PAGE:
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1 IKI20210 Pengantar Organisasi Komputer Kuliah No. 19: I/O, Interupsi 20 November 2002 Bobby Nazief Johny Moningka

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Presentation on theme: "1 IKI20210 Pengantar Organisasi Komputer Kuliah No. 19: I/O, Interupsi 20 November 2002 Bobby Nazief Johny Moningka"— Presentation transcript:

1 1 IKI20210 Pengantar Organisasi Komputer Kuliah No. 19: I/O, Interupsi 20 November 2002 Bobby Nazief Johny Moningka bahan kuliah: Sumber: 1. Hamacher. Computer Organization, ed Materi kuliah CS61C/2000 & CS152/1997, UCB.

2 2 What is the alternative to polling? °Wasteful to have processor spend most of its time “spin-waiting” for I/O to be ready °Wish we could have an unplanned procedure call that would be invoked only when I/O device is ready °Solution: use interrupt mechanism to help I/O. Interrupt program when I/O ready, return when done with data transfer

3 3 I/O Interrupt °An I/O interrupt is like a subroutine call except: An I/O interrupt is “asynchronous” More information needs to be conveyed °An I/O interrupt is asynchronous with respect to instruction execution: I/O interrupt is not associated with any instruction, but it can happen in the middle of any given instruction I/O interrupt does not prevent any instruction from completion

4 4 Interrupt Driven Data Transfer (1) I/O interrupt (2) save PC (3) interrupt service addr Memory add sub and or user program read store... jr interrupt service routine (4) (5)

5 5 Instruction Set Support for I/O Interrupt °Save the PC for return AVR uses the stacks °Where go when interrupt occurs? AVR defines: -Locations 0x000 – 0x002 for external interrupts -Locations 0x003 – 0x00C for internal interrupts °Determine cause of interrupt? AVR uses vectored interrupt, which associates the location of the interrupt service routine (see above) with the device that causes it

6 6 Benefit of Interrupt-Driven I/O °400 clock cycle overhead for each transfer, including interrupt. Find the % of processor consumed if the hard disk is only active 5% of the time. °Interrupt rate = polling rate Disk Interrupts/sec = 8 MB/s /16B = 500K interrupts/sec Disk Transfer Clocks/sec = 500K * 400 = 200,000,000 clocks/sec % Processor for during transfer: 250*10 6 /500*10 6 = 40% °Disk active 5%  5% * 40%  2% busy  Determined by disk’s activity, whereas in Polling- driven I/O the Processor will be busy polling 40% of the time even if the disk is not active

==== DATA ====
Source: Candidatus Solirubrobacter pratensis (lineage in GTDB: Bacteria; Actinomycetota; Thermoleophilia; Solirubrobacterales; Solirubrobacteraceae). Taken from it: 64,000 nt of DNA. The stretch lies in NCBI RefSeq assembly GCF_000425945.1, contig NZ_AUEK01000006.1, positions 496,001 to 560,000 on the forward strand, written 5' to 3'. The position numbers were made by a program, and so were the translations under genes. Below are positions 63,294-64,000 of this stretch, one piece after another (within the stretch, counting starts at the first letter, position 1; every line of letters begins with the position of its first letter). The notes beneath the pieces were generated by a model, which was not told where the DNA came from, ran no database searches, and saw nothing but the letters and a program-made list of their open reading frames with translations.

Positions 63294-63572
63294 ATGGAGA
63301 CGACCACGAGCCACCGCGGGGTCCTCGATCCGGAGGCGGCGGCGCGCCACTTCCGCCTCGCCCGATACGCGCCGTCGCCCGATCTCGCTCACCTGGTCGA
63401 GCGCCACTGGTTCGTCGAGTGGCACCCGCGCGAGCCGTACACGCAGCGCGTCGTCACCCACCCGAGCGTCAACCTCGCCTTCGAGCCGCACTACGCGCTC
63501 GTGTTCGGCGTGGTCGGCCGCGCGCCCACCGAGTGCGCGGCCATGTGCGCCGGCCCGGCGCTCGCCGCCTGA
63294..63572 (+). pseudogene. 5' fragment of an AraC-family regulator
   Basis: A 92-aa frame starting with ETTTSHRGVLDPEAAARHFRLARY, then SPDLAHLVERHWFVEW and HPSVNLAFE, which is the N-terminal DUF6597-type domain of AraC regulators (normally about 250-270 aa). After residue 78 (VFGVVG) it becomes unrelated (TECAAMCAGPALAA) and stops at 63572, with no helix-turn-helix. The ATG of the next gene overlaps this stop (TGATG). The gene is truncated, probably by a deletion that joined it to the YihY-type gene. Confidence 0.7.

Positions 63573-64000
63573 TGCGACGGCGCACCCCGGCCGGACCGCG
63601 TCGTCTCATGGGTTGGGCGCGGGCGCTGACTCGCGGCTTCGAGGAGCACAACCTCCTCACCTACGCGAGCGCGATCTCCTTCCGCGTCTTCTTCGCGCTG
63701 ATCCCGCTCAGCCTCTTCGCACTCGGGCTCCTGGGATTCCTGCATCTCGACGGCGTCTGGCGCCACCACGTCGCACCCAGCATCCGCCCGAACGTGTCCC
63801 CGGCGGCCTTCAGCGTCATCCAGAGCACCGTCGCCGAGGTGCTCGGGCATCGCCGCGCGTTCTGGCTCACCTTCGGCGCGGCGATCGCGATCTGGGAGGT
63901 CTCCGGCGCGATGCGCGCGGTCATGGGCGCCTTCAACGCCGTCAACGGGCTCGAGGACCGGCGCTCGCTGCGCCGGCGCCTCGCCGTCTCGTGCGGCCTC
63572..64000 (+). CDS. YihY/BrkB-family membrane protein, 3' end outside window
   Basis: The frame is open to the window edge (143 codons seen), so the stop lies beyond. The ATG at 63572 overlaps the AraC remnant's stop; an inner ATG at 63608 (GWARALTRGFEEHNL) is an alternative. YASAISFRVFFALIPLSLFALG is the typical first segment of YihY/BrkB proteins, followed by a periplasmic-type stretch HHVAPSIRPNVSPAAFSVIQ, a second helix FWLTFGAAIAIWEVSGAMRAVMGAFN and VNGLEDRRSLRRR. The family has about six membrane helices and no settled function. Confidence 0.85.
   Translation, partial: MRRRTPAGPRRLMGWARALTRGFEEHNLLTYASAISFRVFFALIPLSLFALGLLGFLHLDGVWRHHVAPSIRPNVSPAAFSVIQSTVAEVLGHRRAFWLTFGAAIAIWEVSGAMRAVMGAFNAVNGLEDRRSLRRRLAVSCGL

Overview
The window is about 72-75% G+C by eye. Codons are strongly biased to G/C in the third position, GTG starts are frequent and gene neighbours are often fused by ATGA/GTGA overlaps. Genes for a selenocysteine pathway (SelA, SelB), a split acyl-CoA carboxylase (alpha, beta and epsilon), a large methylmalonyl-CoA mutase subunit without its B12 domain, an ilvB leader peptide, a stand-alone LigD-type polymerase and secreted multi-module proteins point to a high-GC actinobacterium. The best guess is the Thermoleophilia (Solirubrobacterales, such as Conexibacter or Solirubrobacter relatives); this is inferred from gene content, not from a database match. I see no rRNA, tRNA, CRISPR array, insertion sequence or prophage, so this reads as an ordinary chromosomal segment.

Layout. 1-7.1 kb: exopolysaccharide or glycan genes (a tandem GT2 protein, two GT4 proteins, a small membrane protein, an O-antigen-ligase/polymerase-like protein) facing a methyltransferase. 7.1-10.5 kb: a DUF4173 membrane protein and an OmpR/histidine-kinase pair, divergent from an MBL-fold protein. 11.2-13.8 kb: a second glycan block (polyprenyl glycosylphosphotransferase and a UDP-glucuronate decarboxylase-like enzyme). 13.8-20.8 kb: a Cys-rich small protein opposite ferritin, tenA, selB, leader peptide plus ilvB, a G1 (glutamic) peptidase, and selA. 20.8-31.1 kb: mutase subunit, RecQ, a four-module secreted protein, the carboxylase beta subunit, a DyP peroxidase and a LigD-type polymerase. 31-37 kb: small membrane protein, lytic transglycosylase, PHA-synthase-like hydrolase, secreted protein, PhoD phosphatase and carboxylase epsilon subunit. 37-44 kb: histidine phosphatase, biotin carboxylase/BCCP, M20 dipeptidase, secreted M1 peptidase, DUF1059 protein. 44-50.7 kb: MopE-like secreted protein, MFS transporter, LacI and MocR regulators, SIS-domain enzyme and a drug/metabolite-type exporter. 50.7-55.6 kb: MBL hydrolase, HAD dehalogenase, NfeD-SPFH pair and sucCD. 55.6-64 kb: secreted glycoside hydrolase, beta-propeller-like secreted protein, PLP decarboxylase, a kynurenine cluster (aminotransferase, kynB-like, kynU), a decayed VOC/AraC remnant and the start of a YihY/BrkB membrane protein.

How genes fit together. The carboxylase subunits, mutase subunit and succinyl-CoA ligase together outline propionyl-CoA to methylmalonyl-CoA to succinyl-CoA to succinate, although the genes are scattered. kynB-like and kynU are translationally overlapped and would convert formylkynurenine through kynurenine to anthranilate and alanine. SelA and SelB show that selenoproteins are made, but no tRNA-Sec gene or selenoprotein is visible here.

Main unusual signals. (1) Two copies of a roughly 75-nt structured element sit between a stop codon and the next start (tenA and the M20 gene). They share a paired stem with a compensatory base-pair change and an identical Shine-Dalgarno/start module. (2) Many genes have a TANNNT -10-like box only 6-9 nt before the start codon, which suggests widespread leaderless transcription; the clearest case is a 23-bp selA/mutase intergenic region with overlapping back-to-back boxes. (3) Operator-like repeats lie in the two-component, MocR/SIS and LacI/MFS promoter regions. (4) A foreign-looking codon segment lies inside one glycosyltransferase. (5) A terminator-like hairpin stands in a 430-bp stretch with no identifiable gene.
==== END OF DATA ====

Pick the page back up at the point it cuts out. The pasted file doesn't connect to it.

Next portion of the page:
7 7 Multiple Devices/Interrupts °Which I/O device caused exception? Needs to convey the identity of the device generating the interrupt °Can avoid interrupts during the interrupt routine? In general, interrupts are disabled whenever one is being serviced; interrupts will be enabled after the service is completed What if more important interrupt occurs while servicing this interrupt? °Who keeps track of status of all the devices, handle errors, know where to put/supply the I/O data? In general, these is one of the tasks of Operating System

8 8 Device Identification CPU Device 1 Device N Device 2 INTR1 °The Interrupting Device may provide its identity through: Interrupt-Request (IRQ) bit in its Status Register, which will be evaluated one-by-one by the processor (polling) Sending special code the the processor over the bus (vectored interrupt) INTRn INTR2 wired-OR